As it turns out, I am closer to an endurance athlete than I ever imagined. That’s not my opinion, that’s what six researchers found in a study published by Duke University that focused on finding a limit to human endurance. Apparently and shockingly, pregnant and lactating women live in the limit zone. What the what?!?
(Click link above to read the article)
The third stage of labor is everything that happens after the baby is born, the part of childbirth that doesn’t make it to the movies. The delivery of the placenta, the most taboo part of childbirth, encompasses the third stage of labor.
Compared to the rest of labor, the third stage of labor is the shortest and easiest of all the stages. Labor is over, your baby has arrived, and now everything is over. Or is it?
(Click link at top to read on motherrising.com)
**Trigger warning. Story includes mention of a 24-week loss.
Like new mother Jennifer Talesfore so eloquently details in her essay below, surrogacy is a practice often shrouded in mystery and judgement. We hope reading her touching personal narrative of love, loss, and hope brings a better understanding to the families going through the surrogacy process and other challenges along the path to parenthood. -KHZ
(Click link above to read this beautiful essay)
“THE notion that nothing good happens after midnight does not seem to apply to times of birth. Around the world the peak hours for vaginal births that have not been induced by drugs fall between 1am and 7am; the numbers then dwindle throughout the rest of the day. This has led many scientists to believe that giving birth during the early morning offers some sort of evolutionary advantage, perhaps gained long ago when hunter-gatherer mothers and their infants would benefit from having their group reunited during the small hours to help with care and to defend them against any predators.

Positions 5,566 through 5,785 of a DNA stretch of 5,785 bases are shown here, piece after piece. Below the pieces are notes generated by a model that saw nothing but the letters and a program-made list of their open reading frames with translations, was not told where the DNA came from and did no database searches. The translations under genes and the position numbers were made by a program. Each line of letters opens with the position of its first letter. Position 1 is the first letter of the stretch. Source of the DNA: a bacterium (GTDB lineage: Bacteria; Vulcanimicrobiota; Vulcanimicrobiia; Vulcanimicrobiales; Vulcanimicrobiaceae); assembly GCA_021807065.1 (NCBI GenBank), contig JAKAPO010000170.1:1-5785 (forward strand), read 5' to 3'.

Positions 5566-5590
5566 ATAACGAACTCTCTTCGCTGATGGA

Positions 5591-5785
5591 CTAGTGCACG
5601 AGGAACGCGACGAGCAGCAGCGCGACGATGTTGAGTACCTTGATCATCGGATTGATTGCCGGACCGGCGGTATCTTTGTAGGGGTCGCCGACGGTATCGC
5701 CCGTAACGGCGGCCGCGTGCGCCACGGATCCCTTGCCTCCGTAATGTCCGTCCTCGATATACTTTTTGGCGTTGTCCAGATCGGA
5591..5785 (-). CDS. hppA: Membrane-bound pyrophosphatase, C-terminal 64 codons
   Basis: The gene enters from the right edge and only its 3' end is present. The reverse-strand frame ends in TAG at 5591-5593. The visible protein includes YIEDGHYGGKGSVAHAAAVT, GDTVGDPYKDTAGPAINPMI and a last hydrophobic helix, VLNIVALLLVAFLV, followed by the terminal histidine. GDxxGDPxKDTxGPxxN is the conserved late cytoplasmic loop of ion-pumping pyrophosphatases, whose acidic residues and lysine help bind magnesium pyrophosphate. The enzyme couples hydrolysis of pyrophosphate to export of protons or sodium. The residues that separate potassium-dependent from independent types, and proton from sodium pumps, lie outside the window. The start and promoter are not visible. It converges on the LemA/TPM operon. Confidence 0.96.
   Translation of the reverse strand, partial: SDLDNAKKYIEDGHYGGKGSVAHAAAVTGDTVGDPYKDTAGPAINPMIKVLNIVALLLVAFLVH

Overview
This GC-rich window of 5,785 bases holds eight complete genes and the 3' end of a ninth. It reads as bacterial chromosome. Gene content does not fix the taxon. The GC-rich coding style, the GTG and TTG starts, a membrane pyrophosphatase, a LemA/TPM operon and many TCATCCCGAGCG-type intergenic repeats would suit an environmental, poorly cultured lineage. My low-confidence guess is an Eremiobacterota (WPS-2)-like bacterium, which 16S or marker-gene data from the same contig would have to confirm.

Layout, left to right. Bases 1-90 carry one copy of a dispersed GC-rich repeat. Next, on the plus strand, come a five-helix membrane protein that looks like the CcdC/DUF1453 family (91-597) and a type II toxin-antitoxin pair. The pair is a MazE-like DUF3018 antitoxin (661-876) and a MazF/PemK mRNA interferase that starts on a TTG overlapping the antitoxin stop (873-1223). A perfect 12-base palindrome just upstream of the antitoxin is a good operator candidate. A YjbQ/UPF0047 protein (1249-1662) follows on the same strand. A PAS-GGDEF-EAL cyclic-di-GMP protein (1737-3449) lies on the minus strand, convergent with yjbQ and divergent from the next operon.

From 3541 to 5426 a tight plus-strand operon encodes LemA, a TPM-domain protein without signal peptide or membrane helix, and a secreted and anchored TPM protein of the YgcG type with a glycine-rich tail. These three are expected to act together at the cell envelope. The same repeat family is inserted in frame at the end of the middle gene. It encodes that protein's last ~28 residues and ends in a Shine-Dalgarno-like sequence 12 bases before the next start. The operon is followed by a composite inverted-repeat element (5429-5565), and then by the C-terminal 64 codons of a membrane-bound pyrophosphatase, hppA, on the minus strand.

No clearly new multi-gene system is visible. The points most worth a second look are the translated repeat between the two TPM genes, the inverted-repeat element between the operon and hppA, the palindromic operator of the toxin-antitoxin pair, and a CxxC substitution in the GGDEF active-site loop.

The problem with this theory is that almost all the information on the timing of human births comes from modern, urban settings, such as clinics and hospitals, which could produce artificial conditions that skew the variation in timings. Not so, it turns out. As Carlye Chaney of Yale University shows in the American Journal of Physical Anthropology, early-morning births are common to communities with both modern and traditional lifestyles.”
(click link at top to read this fascinating article on economist.com)
Women struggling in labour should be given bicarbonate of soda to boost their chances of a safe and natural birth, a study suggests.
British researchers say the commonly available chemical, given in drink form, rectifies acidity around the womb and could significantly reduce the number of women forced to undergo emergency caesarean sections.
(click link to read about this new study)
Despite prodromal labor not being mentioned in the most common pregnancy books, you’ll still hear it frequently being discussed among friends, with care providers and in online communities. Because of this discrepancy, it makes sense that there is confusion and frustration surrounding the topic. In this post I hope to define prodromal labor, but more importantly offer onlutions and encouragement if you find yourself experiencing this frustrating phenomenon.
The reason why prodromal labor is not mentioned in pregnancy books is because it is more commonly known as pre-labor or even misnamed as false labor. It seems as if our birthing culture uses these three terms interchangeably – prodromal labor, pre-labor and false labor. This is so confusing! If this has confused me, I bet I’m not the only one wondering what’s going on.
(click link above to read on MotherRisingBirth.com, an amazing resource…)
Dr. Stuart Fischbein chuckled when he read the title of the press release: “Women with a fear of childbirth endure a longer labor.”
The release was promoting a study published this week in BJOG: An International Journal of Obstetrics and Gynecology. Researchers at Akershus University Hospital in Norway found women who feared giving birth were in labor for 1 hour and 32 minutes longer, on average, than those who had no fear.
“I’m glad there’s now evidence to say that,” Fischbein said, “but it’s obvious.”
For those of us who aren’t OB/GYNs, it may seem more like a cruel joke. Women who are afraid of the pain and the possible medical complications associated with giving birth have to suffer through it longer?
(click link at top to read article on cnn.com)